Rocky Mountain Douglas-fir (Pseudotsuga menzesii var. glauca (Beiss.) Franco)
Observed by Lewis and Clark on numerous occasions in 1805 and 1806
© 2000 by James L. Reveal
Courtesy American Philosophical Society
Meriwether Lewis and William Clark were the next to observe the plant, Lewis describing it in detail on two occasions, and probably collecting specimens. He described the tree now called Douglas-fir while at Fort Clatsop on February 5, 1806, designating it "Fir No. 5." On February 9 he added some details and drew a figure in his journal of the distinctive bract of the cone (compare with the illustration of a Douglas-fir cone in "Rafinesque and Douglas"). On their return trip across the northern Rocky Mountains of Idaho and Montana, the captains repeatedly encountered the inland expression of the species, the Rocky Mountain Douglas-fir. It is possible that Lewis collected specimens of this tree also.
The Saxon botanist Frederick Pursh, who described many of the new Lewis and Clark species in 1813, associated the Lewis collection with Lambert's Pinus taxifolia, noting that he had two expressions. He wrote:
This elegant and tall tree has some resemblance to the following one [Pinus canadensis (can-a-DEN-sis—from Canada), now Tsuga canadensis (TSOO-gah), eastern hemlock], but the leaves are more than twice the length. I have among my specimens two varieties, or probably distinct species, which for want of fructification [cones] I cannot decide: one has acute leaves, green on both sides; the other emarginate leaves, glaucous underneath.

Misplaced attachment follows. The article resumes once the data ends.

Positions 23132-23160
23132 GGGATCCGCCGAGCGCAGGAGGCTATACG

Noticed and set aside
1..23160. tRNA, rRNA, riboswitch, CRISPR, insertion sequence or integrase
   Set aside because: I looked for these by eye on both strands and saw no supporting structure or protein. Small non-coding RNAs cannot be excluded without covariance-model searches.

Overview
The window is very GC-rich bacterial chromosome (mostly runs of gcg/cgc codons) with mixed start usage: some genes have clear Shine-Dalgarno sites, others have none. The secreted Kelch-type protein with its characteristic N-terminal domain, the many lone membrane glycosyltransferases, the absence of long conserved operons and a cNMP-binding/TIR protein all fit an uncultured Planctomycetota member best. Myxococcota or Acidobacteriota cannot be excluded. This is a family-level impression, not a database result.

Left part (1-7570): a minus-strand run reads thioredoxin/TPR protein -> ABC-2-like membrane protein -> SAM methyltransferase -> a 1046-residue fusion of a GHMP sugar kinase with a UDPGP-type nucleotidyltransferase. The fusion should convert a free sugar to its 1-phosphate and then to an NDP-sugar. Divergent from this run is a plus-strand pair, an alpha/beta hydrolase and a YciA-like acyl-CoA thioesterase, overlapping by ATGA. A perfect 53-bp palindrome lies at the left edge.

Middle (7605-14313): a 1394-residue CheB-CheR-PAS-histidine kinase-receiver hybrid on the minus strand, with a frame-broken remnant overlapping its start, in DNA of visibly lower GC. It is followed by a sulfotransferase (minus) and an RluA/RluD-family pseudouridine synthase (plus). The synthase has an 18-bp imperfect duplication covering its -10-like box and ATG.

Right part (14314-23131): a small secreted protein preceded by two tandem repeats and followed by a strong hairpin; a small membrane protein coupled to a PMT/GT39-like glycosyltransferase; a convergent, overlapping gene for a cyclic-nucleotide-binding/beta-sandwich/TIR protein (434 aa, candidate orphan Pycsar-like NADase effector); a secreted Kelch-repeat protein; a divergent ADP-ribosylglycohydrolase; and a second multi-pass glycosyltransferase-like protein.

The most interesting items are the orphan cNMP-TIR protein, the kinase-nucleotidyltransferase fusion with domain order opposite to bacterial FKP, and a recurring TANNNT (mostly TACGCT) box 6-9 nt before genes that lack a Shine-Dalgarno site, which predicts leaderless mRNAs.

The "specimens" Pursh alluded to were those gathered on Vancouver Island by Menzies and whatever Lewis obtained supposedly "On the banks of the Columbia." Unfortunately, Lewis's specimens are lost, or at least not yet relocated. Given Pursh's remarks about the nature of the specimens he had at hand, it is possible the Lewis collection was the inland form with blue-green (or glaucous) needles, Pseudotsuga menziesii var. glauca (GLAW-ka, referring to the blue-green condition of the needles) or the Rocky Mountain Douglas-fir. This variant of Douglas-fir is common in Idaho and Montana. The coastal phase, or Pseudotsuga menziesii var. menziesii, only has dark yellow-green needles, and this was certainly the element Menzies found on Vancouver Island. Equally possible, of course, is that Lewis gathered Douglas-fir twice, once along the lower Columbia River (var. menziesii—his "No. 5") and again in the Rocky Mountains (var. glauca).